Evaluating Your Compliance with the Fair Labor Standards Act

The Fair Labor Standards Act (FLSA) is a particularly important compliance piece for most employers.  The reason for this is simple – most insurance policies simply don’t cover settlements or judgments rendered in a FLSA case.  Front line Risk Management therefore becomes mandatory to prevent losses and limit your exposure to fines, penalties and defense costs.

We’ll provide some questions and important context here to get you started on evaluating your compliance with the FLSA.

Getting Started on Fair Labor Standards Act Compliance

  • Have you posted, in all work locations, the Minimum Wage poster and all wage/hour/leave posters and notices required by law?
  • Have you designated an employee to ensure that all employees are properly classified as either exempt or non-exempt?
  • Are all exempt employees paid on a salaried basis and paid at least $23,660 annually as required by law?
  • Are employees properly classified as either exempt or non-exempt based on their actual job duties and not just their job titles?

These few sample questions are a good place to get started.  If you’re in a good place with these questions, I’d recommend taking a deeper dive.  However, if you’re kind of shaking your head about some of these questions, there are relatively simple fixes to getting in the baseline level of compliance – please reach out to us today and we can help you get started.

Going Deeper into FLSA Compliance – Qualifying Employees vs. Independent Contractors

This is a particularly important topic.  The Department of Labor has been stressing this for years – developing new rulings and opinions on who qualifies as employees and independent contractors.  Violation of these provisions can be costly, including but not limited to: payment of back taxes plus interest, civil fines, and criminal penalties.

Are you aware of the exemption for business owners? Are you familiar with the FLSAs “Economic Reality Test” that establishes a true Independent Contractor?

The following are considered under the Economic Reality Test:

  • The degree of control exerted by the alleged employer over the worker
  • The worker’s opportunity for profit or loss
  • The worker’s investment in the business
  • The permanence of the working relationship
  • The degree of skill required to perform the work.

Do you perform the IRS 20 Factor Test on employees to determine employee vs. contractor status?

This test helps eliminate confusion around whether a worker can actually be classified as an independent contractor.  At Stillwell Risk Partners, we have an admin kit designed to help you conduct this test.

FLSA Compliance

Penalties for Misclassification of Workers

Going into a little more detail about the potential penalties for misclassifying workers, here are a few examples:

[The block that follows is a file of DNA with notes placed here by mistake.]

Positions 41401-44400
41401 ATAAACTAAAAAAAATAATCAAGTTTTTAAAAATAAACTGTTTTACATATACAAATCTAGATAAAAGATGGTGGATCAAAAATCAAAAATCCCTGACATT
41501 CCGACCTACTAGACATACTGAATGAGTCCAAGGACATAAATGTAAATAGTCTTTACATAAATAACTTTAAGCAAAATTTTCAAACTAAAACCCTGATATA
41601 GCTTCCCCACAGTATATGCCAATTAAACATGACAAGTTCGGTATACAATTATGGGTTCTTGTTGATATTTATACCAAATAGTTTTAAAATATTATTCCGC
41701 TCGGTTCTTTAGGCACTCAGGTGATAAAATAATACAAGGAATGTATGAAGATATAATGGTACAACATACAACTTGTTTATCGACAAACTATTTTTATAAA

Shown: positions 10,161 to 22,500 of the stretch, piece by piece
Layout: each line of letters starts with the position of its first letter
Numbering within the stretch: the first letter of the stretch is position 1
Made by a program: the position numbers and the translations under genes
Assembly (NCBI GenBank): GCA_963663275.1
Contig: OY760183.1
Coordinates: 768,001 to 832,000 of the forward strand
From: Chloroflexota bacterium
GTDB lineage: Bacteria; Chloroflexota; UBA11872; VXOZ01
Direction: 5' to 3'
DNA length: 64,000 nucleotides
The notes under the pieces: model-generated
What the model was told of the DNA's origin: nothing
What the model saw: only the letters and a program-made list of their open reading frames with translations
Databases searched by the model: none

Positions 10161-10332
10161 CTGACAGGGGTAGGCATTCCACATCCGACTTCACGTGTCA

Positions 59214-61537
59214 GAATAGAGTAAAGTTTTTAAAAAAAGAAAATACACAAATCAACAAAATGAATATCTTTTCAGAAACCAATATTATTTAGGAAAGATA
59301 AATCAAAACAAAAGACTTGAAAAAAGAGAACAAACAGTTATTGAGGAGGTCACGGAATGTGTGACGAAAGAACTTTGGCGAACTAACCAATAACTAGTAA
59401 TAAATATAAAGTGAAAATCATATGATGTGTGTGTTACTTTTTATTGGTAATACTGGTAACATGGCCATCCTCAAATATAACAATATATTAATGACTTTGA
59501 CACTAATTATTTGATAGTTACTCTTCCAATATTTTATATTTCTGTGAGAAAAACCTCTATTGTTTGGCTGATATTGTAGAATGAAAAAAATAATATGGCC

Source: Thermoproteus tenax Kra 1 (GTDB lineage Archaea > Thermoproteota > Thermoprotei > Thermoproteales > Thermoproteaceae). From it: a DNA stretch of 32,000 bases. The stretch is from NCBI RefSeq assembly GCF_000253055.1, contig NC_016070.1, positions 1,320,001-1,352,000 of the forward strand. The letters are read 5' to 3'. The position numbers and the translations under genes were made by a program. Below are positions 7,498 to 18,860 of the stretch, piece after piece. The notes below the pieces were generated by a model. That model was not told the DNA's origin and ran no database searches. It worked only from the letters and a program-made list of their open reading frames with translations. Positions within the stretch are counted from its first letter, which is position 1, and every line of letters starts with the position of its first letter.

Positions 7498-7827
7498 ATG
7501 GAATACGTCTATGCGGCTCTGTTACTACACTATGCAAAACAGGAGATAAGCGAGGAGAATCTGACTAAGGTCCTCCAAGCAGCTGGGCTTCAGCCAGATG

• Unemployment and Workers’ Compensation Insurance: Agencies may ask for back contributions, premiums and penalties in these areas, not only for the person who complained, but any other similar contractors.
  • Benefits: You may be liable for any benefits such as vacation, sick leave, pension, health insurance, severance pay, etc. to misclassified employees.
  • Litigation: Misclassified contractors that turn into employees may sue for any number of charges such as race, sex and age discrimination and wrongful termination.
  • Wage Claims: Misclassified employees may make significant claims for overtime in some cases.
  • Taxes: You could incur substantial tax liability and penalties for Social Security and other Federal and State taxes.

Assessment: A First Step to Determining Your Company’s Risk

In the practice of Risk Management, we rely on assessment tools to help identify risk.  When it comes to compliance with the Fair Labor Standards Act, there is a lot of regulatory red tape to navigate. The current economic environment is characterized by a historically low unemployment rate, a highly educated work force knowledgeable about their rights, and a Department of Labor active in ensuring compliance.

Our FLSA Compliance Assessment tools will help you identify potential exposures to regulatory risk.  Leveraging the tools available, our clients benefit from a streamlined approach to compliance that reduces their costs, avoids fines and penalties, and keeps their management teams informed and proactive to handling problems.

For employers subject to the FLSA, we provide this package as a standard part of our risk management offerings at absolutely no cost to our insurance clients.  If you’re interested in taking part in an FLSA Compliance Assessment – we are happy to provide this at no cost.  Please reach out to us at contact@stillwellriskpartners.com or schedule an appointment here.

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Are you ready to save time, aggravation, and money? The team at Stillwell Risk Partners is here and ready to make the process as painless as possible. We look forward to meeting you!

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